Member Wellbeing: Mental Health Week

This week is Men­tal Health week in WA and the theme is ‘how we work, live, learn and play’ recog­nis­ing that men­tal health, more specif­i­cal­ly good men­tal health, incor­po­rates all aspects of our lives.

One of the most com­mon ques­tions asked about men­tal health is “Why do so many peo­ple suf­fer from poor men­tal health?”  The answer is very com­plex and as the theme of this year’s Men­tal Health week sug­gests, mul­ti-faceted.

As men­tioned in pre­vi­ous arti­cles, how we work has changed sig­nif­i­cant­ly over the past few decades most­ly due to advances in tech­nol­o­gy.  You don’t actu­al­ly have to be in one phys­i­cal loca­tion to work any­more with many work­places encour­ag­ing flex­i­ble work­ing arrange­ments such as work­ing from home and mobile work­places.  What this means is that the lines between work and home becomes blurred and the sense of belong­ing expe­ri­enced from attend­ing one’s place of work dis­ap­pears.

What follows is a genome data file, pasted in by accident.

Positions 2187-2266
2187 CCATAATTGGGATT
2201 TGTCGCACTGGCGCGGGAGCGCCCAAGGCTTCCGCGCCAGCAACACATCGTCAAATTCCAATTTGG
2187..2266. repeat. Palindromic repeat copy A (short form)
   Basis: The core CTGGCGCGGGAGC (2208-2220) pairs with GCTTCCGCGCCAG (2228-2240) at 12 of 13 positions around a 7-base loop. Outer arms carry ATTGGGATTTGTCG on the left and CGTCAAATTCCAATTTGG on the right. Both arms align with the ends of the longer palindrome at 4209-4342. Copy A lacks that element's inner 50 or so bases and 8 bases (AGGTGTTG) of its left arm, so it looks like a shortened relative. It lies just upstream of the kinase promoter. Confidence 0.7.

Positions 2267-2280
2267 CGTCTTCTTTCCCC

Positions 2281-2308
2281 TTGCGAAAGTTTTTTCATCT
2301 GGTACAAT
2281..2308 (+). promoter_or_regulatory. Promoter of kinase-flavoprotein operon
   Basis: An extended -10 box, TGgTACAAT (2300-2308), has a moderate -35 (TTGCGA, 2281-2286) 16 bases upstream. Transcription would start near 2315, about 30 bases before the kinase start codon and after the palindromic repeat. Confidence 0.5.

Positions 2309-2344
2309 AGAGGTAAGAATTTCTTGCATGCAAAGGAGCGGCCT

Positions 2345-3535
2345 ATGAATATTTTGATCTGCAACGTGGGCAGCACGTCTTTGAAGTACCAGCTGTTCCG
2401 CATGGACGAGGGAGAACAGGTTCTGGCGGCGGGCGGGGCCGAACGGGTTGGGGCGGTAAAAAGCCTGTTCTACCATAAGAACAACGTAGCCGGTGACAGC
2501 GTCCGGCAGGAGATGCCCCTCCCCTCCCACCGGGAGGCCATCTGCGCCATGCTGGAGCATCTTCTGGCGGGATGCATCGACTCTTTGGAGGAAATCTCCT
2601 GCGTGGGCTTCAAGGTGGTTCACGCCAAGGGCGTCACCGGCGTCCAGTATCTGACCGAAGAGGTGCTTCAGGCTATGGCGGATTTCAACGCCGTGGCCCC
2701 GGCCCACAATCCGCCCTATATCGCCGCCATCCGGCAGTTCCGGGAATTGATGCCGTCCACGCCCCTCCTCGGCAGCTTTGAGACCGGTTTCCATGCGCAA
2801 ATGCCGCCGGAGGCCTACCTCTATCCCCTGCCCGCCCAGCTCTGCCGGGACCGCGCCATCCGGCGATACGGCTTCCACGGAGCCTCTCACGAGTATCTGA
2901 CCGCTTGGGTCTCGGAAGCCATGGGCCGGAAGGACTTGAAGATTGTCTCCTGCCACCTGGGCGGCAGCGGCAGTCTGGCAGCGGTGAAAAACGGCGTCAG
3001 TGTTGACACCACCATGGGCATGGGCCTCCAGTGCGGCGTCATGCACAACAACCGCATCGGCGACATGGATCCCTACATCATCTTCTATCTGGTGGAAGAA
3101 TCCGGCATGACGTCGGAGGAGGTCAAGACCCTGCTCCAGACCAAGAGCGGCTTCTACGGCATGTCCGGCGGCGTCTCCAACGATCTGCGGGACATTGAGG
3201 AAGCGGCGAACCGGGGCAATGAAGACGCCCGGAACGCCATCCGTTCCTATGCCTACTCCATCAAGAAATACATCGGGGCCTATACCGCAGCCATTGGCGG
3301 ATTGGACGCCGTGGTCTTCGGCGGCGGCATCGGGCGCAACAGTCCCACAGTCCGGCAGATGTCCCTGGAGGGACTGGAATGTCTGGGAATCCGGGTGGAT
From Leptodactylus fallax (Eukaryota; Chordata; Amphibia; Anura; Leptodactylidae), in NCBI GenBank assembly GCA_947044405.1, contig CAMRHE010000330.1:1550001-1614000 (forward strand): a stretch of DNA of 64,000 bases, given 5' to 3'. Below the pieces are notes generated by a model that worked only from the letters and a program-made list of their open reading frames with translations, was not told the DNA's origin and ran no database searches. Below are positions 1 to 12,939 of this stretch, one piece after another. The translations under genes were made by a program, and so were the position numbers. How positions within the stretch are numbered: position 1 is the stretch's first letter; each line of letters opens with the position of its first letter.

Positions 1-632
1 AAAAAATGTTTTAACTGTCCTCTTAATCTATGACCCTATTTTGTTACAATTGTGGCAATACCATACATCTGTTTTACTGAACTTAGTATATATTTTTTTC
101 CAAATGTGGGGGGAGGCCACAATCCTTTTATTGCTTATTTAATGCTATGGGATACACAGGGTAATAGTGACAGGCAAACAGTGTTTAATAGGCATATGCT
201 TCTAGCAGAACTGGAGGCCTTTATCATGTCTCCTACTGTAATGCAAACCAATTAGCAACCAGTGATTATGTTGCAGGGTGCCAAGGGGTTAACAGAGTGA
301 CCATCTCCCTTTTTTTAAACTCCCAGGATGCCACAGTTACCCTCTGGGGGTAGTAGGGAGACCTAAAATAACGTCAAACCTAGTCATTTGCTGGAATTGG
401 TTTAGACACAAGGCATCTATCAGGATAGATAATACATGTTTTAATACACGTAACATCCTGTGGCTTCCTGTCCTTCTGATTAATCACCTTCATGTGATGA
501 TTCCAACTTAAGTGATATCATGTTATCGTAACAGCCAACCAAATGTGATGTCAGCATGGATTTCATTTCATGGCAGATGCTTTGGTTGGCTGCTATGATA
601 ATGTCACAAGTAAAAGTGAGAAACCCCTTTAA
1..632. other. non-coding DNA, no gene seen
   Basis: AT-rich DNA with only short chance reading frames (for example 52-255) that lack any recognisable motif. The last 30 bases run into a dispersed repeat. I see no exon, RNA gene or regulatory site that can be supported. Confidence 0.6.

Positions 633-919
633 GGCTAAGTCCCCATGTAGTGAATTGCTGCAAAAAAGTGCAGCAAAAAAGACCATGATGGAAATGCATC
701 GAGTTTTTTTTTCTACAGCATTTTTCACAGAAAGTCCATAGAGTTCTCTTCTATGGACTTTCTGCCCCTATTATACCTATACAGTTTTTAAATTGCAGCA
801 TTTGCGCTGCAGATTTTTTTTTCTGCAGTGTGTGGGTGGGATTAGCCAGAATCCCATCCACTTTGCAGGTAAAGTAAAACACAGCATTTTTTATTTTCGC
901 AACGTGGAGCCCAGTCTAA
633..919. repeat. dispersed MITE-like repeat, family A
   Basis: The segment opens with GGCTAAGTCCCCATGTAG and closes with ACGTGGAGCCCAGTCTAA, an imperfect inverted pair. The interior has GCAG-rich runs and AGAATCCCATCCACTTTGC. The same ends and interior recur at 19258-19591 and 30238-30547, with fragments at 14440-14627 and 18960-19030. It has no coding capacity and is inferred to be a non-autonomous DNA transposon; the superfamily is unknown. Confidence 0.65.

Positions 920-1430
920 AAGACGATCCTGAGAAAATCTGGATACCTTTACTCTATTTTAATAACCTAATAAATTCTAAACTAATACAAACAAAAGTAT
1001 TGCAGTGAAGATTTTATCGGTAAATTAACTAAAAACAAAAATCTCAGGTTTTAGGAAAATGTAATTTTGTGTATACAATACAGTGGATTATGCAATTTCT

Humans are rela­tion­al and hav­ing a sense of con­nec­tion to each oth­er helps us to cre­ate our iden­ti­ties and feel as though we are val­ued and belong.   The sim­ple act of see­ing the same peo­ple each day and the rela­tion­ships we build from our work used to last a life­time, how­ev­er, these expe­ri­ences are dis­ap­pear­ing with many peo­ple hav­ing sev­er­al career changes in their lives and the chance to build long and mean­ing­ful rela­tion­ships with col­leagues often no longer exist.  If we add to this the fact that many young peo­ple now have to delay their pro­gres­sion to adult­hood until late into their 20’s due to extend­ed peri­od in edu­ca­tion and lack of long-term employ­ment oppor­tu­ni­ties, work no longer pro­vides the same sta­ble oppor­tu­ni­ties to devel­op mean­ing­ful rela­tion­ships that it once did.